COMMENT: A NEW APPROACH TO INSANITY ACQUITTEE RECIDIVISM: REDEFINING THE CLASS OF TRULY RESPONSIBLE RECIDIVISTS Skip over navigation
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Copyright (c) 2005 The Trustees of The University of Pennsylvania 
University of Pennsylvania Law Review

COMMENT: A NEW APPROACH TO INSANITY ACQUITTEE RECIDIVISM: REDEFINING THE CLASS OF TRULY RESPONSIBLE RECIDIVISTS

December, 2005

University of Pennsylvania Law Review

154 U. Pa. L. Rev. 399

Author

Maura Caffrey+

Excerpt



Introduction
 
After receiving verdicts of not guilty by reason of insanity, John McGee and Ronald Manlen were committed to Michigan mental hospitals. 1 The center for forensic psychiatry later determined that McGee and Manlen were "no longer mentally ill and dangerous" and released them. 2 Shortly after being released, McGee kicked his wife to death 3 and Manlen raped two women. 4

The public outcry that followed these tragic events prompted the Michigan legislature to statutorily authorize the "guilty but mentally ill" (GBMI) verdict in cases where a defendant raises the insanity defense. 5 The verdict permits the jury to find that although the defendant is mentally ill, she is not legally insane, and she may be given a full criminal sentence. A defendant who receives a GBMI verdict must receive appropriate psychiatric treatment while imprisoned. 6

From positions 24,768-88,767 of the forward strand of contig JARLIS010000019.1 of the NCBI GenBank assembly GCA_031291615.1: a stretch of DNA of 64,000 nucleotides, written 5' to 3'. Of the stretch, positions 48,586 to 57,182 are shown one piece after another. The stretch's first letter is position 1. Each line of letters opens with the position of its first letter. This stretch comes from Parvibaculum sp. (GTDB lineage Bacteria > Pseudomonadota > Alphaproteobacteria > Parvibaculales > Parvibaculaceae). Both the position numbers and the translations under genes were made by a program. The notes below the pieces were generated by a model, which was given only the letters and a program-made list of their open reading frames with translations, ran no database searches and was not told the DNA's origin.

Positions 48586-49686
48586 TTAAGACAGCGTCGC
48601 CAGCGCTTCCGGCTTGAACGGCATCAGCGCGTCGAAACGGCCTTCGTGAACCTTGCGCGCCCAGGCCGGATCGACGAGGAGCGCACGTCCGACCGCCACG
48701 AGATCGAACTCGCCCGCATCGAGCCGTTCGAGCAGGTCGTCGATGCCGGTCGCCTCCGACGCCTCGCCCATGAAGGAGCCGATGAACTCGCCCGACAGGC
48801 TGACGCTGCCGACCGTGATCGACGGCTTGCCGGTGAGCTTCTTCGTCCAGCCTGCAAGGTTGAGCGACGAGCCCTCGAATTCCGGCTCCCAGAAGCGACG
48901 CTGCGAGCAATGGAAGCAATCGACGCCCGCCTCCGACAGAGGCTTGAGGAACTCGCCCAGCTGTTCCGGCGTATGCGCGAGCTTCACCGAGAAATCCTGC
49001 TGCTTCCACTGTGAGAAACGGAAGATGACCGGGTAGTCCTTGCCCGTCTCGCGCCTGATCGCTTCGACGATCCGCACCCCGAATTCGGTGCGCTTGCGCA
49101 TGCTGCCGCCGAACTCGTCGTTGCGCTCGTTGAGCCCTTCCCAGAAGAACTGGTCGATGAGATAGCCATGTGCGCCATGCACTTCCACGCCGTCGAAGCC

Several other states, faced with similar high-profile crimes committed by released insanity acquittees, also adopted the GBMI verdict. 7 Some state legislatures considered the complete abolition of the insanity defense, 8 while others heightened the requirements for release from post-insanity acquittal commitment (PIAC) 9 or implemented conditional release programs. 10

This Comment evaluates the current methods employed by states to cope with insanity acquittee recidivists and proposes a new solution that strikes a balance between rehabilitating insane offenders and protecting the public from dangerous acquittees. Part I evaluates the basic problem of insanity acquittee recidivism and explores the roles played by inaccurate release decisions and ...
 
 
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